At the 2008 Democratic National Convention, about one-fifth of the votes for the party's presidential nominee will be cast by elected officials and party leaders who qualify as automatic delegates. Of the 795 superdelegates, 447 are Democratic National Committee members. "These are people who work 'round the clock to elect Democrats" when most people are paying no attention to politics, convention committee chief executive Leah Daughtry told the crowd. "We think it's fair to give the people who give so much of their time and talent" a vote.Rep. Ed Perlmutter, who also was present at the forum, vouched for the process:
U.S. Rep. Ed Perlmutter of Golden, a superdelegate who supports Barack Obama, acknowledged that the large number of automatic delegates worried the Obama campaign because Hillary Rodham Clinton and former President Bill Clinton have had long-term relationships with so many party leaders. But "at the end of the day, I believe Sen. Obama is going to get his fair share, and Sen. Clinton will get her fair share," he said. "I'm not offended by the system."Couldn't the Dems and the Committee Chief have found someone to vouch for the superdelegate system other than Rep. Perlmutter, a superdelegate with a vested interest (in the form of a vote) in the process? Update and Correction: The DNCC responds:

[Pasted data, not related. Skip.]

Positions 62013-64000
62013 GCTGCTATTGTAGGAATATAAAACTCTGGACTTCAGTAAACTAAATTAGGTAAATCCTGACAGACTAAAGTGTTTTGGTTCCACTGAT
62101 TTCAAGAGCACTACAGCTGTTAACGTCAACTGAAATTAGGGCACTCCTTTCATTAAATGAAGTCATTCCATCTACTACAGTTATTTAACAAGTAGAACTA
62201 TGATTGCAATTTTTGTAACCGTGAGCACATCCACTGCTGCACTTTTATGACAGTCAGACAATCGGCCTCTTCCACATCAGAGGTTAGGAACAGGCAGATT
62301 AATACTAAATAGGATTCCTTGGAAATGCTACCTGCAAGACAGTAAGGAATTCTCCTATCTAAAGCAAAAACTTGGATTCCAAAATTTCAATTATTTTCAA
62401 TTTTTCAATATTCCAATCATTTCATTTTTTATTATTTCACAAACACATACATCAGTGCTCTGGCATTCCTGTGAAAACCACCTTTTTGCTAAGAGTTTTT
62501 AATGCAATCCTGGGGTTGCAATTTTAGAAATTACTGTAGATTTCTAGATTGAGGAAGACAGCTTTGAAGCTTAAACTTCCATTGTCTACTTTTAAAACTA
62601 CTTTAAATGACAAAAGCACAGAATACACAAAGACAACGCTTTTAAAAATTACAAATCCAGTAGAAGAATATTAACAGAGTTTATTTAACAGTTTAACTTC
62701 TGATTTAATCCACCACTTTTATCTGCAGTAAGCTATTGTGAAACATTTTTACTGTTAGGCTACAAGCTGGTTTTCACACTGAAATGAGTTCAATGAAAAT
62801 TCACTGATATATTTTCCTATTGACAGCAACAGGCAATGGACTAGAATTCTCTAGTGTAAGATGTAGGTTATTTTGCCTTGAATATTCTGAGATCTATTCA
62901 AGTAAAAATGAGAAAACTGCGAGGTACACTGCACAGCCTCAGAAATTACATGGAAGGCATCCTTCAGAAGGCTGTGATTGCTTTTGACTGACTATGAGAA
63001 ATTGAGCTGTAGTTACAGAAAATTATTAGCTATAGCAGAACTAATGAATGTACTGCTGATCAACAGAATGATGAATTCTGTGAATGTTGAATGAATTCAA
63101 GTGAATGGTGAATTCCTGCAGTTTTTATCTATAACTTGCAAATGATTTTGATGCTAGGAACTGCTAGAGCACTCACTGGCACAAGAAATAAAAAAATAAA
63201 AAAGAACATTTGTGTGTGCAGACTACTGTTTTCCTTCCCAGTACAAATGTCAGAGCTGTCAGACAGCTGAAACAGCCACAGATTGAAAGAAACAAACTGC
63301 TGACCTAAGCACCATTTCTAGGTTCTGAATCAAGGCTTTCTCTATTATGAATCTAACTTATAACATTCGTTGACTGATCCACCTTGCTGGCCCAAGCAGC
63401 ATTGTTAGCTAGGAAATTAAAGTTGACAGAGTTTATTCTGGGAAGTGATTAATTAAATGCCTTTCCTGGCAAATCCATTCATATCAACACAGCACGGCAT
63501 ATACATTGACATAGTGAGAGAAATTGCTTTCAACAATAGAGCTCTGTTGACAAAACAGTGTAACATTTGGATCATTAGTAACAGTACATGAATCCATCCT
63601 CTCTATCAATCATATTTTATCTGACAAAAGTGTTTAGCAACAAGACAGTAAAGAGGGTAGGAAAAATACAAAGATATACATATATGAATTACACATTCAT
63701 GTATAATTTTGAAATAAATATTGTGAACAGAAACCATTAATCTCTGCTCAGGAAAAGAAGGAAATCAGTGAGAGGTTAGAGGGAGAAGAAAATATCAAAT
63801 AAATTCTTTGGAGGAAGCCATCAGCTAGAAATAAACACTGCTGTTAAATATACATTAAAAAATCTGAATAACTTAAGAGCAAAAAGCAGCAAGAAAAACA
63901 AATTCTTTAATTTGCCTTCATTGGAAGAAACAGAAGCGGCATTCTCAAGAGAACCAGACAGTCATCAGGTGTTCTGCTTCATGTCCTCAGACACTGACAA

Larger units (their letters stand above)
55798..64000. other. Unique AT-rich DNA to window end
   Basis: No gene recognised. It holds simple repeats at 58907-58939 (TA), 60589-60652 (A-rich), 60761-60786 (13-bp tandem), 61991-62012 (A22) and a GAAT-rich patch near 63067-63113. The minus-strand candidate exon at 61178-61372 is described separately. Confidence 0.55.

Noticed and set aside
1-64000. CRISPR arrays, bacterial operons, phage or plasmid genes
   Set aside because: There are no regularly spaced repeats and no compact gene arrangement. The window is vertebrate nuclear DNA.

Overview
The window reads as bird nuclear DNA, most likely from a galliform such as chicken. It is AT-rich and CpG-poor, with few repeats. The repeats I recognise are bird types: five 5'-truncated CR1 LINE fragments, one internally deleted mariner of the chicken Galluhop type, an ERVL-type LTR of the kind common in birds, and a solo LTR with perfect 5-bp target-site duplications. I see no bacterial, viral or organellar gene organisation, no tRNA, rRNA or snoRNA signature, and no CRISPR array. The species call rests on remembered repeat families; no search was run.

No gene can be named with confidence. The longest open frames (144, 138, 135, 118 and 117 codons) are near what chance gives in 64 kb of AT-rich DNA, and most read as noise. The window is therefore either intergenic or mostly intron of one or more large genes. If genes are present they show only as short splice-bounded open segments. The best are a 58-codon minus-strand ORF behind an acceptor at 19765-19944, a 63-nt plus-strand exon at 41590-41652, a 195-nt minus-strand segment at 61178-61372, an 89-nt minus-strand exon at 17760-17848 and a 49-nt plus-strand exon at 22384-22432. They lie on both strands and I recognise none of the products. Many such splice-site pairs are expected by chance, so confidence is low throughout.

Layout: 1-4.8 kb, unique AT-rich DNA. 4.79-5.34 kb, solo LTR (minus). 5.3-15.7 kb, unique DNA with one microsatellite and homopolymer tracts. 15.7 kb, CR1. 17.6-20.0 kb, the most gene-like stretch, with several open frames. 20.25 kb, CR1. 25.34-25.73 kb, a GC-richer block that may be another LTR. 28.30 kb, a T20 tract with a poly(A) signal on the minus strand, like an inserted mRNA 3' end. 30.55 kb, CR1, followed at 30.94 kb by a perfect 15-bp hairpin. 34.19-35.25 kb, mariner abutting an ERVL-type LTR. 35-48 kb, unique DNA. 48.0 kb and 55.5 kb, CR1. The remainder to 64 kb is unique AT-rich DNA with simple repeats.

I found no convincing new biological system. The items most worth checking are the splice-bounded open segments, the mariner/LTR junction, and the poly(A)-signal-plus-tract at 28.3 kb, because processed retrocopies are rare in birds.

The DNCC didn't "find" and "ask" Rep. Perlmutter to vouch for the system. That wasn't the point of this meeting. One audience member asked a question and Leah and Rep. Perlmutter answered it from their personal perspectives.Since the purpose of the meeting was not to explain the superdelegate process, it just happened to come up spontaneously, I retract my criticism. I got a different impression from the Post article, but I'm satisfied with the DNCC's response.
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